What’s more, Wallis seems to be impervious to the fact that spending on welfare and War on Poverty programs has been a massive and costly failure. His use of anecdote and selectively trivial factoids serves as a smokescreen for this reality. Is is possible that government nutrition programs might be wasteful or redundant? He doesn’t seem to be aware of that possibility. In a recent report on duplication in government programs, the GAO said this about nutrition programs:
Domestic food and nutrition assistance is provided through a decentralized system of primarily 18 different federal programs that shows signs of overlap and inefficient use of resources. [But] not enough is known about the effectiveness of many of these programs. Research suggests that participation in 7 of the 18 programs— including the Special Supplemental Nutrition Program for Women, Infants, and Children (WIC), the National School Lunch Program, the School Breakfast Program, and SNAP—is associated with positive health and nutrition outcomes consistent with programs’ goals, such as raising the level of nutrition among low-income households, safeguarding the health and well-being of the nation’s children, and strengthening the agricultural economy. Yet little is known about the effectiveness of the remaining 11 programs because they have not been well studied.
Reality gets complicated. Talking points are easier. Writing in 2005, Washington Post columnist George Will described how a freshman Sen. Barack Obama used a string of “old banalities” to attack the Bush administration for not doing enough to alleviate the suffering caused by Hurricane Katrina. Will wrote:
[Obama] included the requisite lament about the president’s inadequate “empathy” and an amazing criticism of the government’s “historic indifference” and its “passive indifference” that “is as bad as active malice.” The senator, 44, is just 30 months older than the “war on poverty” that President Johnson declared in January 1964. Since then the indifference that is as bad as active malice has been expressed in more than $6.6 trillion of anti-poverty spending, strictly defined.
At least Obama had the decency not to invoke the name of the Lord. As for the “What Would Jesus Cut?” campaign, the “faith community” hasn’t been spared that.
Increasingly the Nativity tends to be associated with the political, as the crèche and other overtly religious symbols are banished from the public square by public pressure or the courts. To some that communicates a baby savior with so little power he can’t even defeat the secular legal authorities who seek his removal. If God is out there, “He must be pretty weak,” could be a common refrain today.
Likewise in some churches the Nativity is seen as an activity for the children, rolled out for December performances as adults become detached from the spiritual and deeper theological significance. For too many of us, it takes on a fairy tale image. A new study by The Barna Group points to the obvious: American Christians are less theologically literate today than in the past.
There are economic consequences to the dechristianizing of the West as well. The drive and obsession for more stuff and gifts often seeks to fill a void opened by the loss of the Nativity and its meaning. Perhaps, the same could be said about the demise of fiscal sanity in Washington as well. Outrageous debt and deficit spending certainly says something about a level of national emptiness that some believe can be filled if government only spends more. There are polls now that suggest that young people do not have the same kind of optimism as their parents did about future success in life and their opportunity to prosper.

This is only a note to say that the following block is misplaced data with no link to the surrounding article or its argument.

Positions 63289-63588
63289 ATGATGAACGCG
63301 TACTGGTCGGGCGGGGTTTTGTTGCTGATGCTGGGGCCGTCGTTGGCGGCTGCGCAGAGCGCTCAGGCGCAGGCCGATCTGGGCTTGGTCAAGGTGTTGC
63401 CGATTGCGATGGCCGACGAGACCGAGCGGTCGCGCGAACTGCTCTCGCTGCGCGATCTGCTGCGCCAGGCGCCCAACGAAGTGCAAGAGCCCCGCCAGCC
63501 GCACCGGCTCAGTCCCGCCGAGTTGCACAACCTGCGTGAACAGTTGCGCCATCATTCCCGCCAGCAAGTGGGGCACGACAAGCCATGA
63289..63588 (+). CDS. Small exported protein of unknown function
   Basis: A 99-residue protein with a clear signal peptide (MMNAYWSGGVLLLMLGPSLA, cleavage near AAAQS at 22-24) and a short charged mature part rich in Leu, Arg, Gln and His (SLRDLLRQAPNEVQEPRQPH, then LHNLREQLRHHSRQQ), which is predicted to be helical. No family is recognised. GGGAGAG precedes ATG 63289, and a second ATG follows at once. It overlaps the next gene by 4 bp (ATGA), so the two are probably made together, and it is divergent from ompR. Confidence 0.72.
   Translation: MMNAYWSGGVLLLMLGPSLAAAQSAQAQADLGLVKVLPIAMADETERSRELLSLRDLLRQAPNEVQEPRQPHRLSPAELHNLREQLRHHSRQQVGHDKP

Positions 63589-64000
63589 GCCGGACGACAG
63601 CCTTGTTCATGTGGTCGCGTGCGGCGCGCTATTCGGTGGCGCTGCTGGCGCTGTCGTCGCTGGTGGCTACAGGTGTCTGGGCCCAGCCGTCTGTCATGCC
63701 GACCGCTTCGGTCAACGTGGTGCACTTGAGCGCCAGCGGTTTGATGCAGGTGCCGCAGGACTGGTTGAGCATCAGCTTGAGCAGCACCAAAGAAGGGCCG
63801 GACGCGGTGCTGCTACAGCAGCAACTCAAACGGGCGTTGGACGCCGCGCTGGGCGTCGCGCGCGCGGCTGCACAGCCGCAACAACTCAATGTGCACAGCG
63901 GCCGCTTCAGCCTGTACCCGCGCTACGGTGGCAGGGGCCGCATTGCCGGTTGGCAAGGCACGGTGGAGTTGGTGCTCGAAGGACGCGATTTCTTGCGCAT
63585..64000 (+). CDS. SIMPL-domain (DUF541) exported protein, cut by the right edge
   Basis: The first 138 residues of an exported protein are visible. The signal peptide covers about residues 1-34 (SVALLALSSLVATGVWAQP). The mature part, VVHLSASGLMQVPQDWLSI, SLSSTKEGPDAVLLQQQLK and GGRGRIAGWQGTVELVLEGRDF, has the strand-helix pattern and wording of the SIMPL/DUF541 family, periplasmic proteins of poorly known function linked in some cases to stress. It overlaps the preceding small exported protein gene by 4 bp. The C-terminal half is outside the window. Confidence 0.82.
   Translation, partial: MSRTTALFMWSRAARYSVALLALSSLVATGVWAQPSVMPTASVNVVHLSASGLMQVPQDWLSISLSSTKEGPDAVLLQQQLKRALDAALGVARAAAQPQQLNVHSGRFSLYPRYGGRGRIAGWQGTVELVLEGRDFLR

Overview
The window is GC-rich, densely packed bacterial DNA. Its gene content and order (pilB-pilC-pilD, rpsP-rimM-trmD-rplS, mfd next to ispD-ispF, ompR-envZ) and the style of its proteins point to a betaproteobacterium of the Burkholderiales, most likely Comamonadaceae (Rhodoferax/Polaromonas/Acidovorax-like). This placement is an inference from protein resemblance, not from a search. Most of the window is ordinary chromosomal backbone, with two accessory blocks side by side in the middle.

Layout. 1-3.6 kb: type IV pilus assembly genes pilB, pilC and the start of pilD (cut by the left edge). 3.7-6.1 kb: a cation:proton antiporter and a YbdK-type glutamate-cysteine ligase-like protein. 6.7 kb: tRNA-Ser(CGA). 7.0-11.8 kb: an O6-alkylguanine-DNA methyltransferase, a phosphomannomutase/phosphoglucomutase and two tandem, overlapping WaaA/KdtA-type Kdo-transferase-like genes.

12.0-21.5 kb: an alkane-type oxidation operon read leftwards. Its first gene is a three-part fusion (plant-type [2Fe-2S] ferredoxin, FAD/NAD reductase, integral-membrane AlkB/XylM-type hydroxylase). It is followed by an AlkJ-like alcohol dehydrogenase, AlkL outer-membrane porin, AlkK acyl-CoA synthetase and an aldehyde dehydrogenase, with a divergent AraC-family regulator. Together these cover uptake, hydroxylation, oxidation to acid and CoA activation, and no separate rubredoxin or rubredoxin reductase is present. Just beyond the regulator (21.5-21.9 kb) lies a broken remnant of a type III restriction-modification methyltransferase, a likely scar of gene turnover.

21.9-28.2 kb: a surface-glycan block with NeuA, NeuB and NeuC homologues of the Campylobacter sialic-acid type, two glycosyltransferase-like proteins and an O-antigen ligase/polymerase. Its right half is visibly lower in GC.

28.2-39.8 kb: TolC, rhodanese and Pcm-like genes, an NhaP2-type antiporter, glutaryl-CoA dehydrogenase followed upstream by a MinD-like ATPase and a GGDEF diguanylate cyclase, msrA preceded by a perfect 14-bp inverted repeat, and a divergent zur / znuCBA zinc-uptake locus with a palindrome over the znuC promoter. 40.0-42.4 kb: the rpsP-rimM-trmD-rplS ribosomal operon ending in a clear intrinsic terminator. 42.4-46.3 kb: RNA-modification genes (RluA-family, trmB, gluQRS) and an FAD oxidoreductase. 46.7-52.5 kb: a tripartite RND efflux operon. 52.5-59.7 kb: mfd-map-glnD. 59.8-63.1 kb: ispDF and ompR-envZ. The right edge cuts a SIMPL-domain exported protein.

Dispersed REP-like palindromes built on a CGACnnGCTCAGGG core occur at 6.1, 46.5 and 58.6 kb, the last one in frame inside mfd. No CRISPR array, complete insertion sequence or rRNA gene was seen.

As so much seems to be crumbling around us, and yes, the loss of the Nativity in the public square serves as a symbol of that. It is, however, so insignificant when weighed against our inheritance.
Bethlehem, where Christ was born, literally means “House of Bread,” a good birthplace for somebody who came to us as “The Bread of Life.” “The Bread of Heaven came down to earth to feed the hungry,” said Cyril of Jerusalem. The Incarnation of our Lord holds a level of mystery and is perplexing even to the wise. Martin Luther admitted that the works and vast wonder of this Incarnation would not be fully comprehended until “the blessed day of our redemption.”
Still, God appeared as an infant so tender and mild. Some might say Christ is weak for appearing as a baby in the manner that He did. But an overriding message of the manger is that God is merciful, nobody is afraid of an infant. The Wise Men came to the Nativity to worship the Wisest of Men (Matthew 2:11). The birth of Christ is about the Light of the World conquering fear, darkness, and despair.
On Christmas Eve in 1968 Apollo 8 crew members Jim Lovell and Frank Borman took turns reading from the first ten verses of Genesis:
The broadcast from Apollo 8 was the largest viewed television broadcast ever at that time. The dramatic footage from earth from a brand new vantage point captivated viewers across the globe. Likewise, seeing our life and this world anew draws on the remarkable power and promise of the Incarnation of our Lord. It has changed everything. It delivers the promise that God has and will restore everything in the manner in which it was intended. In the words of Isaiah 60: 19 & 20:
The sun will no more be your light by day, nor will the brightness of the moon shine on you,for the LORD will be your everlasting light, and your God will be your glory. Your sun will never set again, and your moon will wane no more; the LORD will be your everlasting light, and your days of sorrow will end.